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Mila Kunis leads moment of silence, a plea for Ukraine at Oscars

‘When you witness the strength and dignity of those facing such devastation, it’s impossible to not be moved by their resilience,’ says Jewish Ukrainian-born actress

Mila Kunis speaks onstage during the 94th Annual Academy Awards at Dolby Theatre on March 27, 2022 in Hollywood, California.   (Neilson Barnard/Getty Images/AFP)
Mila Kunis speaks onstage during the 94th Annual Academy Awards at Dolby Theatre on March 27, 2022 in Hollywood, California. (Neilson Barnard/Getty Images/AFP)

AP — For 30 seconds, the Oscars went silent for Ukraine.

A tribute that started with words from Jewish Ukrainian-born Mila Kunis ended with the Academy Awards fading to black about midway through Sunday’s show from Los Angeles, with a plea for anyone watching to do whatever possible to send help to those in the war-torn nation.

“Recent global events have left many of us feeling gutted,” Kunis said as she took the stage, part of her remarks to introduce Reba McIntyre’s performance of the Oscar-nominated song “Somehow You Do” from “Four Good Days.”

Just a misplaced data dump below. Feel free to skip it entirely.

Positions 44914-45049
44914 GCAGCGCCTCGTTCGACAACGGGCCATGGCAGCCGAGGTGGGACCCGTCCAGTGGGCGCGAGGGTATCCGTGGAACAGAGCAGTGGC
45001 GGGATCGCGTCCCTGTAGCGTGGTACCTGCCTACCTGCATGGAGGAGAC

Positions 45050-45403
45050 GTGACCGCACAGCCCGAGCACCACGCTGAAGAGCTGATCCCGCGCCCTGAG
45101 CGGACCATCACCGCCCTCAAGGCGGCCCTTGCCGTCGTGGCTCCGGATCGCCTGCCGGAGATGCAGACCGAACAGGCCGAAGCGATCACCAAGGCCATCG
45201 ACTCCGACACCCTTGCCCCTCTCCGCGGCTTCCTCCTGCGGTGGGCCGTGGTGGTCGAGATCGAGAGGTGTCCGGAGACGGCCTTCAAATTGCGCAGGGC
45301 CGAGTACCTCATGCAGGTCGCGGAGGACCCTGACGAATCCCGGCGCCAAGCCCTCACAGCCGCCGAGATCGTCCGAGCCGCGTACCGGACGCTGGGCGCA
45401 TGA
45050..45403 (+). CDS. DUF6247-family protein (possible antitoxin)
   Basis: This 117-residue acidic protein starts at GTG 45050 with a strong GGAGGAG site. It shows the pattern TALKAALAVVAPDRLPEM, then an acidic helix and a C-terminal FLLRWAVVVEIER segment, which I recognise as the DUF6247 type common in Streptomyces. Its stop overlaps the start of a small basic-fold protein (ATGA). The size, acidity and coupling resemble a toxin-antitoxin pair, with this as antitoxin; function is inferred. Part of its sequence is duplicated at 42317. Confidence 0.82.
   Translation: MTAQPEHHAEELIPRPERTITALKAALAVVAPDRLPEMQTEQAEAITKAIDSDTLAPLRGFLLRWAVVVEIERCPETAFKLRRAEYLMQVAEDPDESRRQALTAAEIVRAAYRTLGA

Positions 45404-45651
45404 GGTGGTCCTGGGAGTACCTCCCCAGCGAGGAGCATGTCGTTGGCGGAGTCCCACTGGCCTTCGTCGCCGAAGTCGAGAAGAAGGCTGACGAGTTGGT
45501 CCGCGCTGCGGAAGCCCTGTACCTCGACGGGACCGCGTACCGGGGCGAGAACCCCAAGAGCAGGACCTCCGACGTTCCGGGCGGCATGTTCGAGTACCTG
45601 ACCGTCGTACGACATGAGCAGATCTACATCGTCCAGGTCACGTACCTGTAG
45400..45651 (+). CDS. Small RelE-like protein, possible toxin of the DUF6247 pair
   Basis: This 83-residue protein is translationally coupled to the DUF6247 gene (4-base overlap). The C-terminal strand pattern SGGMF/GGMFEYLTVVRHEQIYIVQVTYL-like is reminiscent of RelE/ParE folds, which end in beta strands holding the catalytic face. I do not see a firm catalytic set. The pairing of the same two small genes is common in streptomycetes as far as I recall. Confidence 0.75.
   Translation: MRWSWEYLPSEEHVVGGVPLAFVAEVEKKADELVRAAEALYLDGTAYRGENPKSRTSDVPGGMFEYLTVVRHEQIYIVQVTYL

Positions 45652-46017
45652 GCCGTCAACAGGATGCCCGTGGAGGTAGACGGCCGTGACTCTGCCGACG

“Yet when you witness the strength and dignity of those facing such devastation, it’s impossible to not be moved by their resilience,” Kunis continued. “One cannot help but be in awe of those who find strength to keep fighting through unimaginable darkness.”

That’s when McIntyre took the stage, dressed in a black gown, for her performance.

The balance between celebrating art while Russia’s invasion of Ukraine rages on has been a delicate one for the Oscars. Sean Penn has openly campaigned for Ukrainian President Volodymyr Zelensky — a former actor — to speak at the ceremony. Some arrived for the Oscars wearing blue-and-gold ribbons, an obvious show of support since those are the colors of the Ukrainian flag.

When McIntyre’s song ended, a large video screen hovering over the stage displayed a tribute and a plea as the 30-second moment of silence began.

“We’d like to have a moment of silence to show our support for the people of Ukraine currently facing invasion, conflict and prejudice within their own borders,” read the screen. “While film is an important avenue for us to express our humanity in times of conflict, the reality is millions of families in Ukraine need food, medical care, clean water and emergency services. Resources are scarce and we — collectively as a global community — can do more.”

It then ended with a display of the following: “We ask you to support Ukraine in any way you are able. #StandWithUkraine.”

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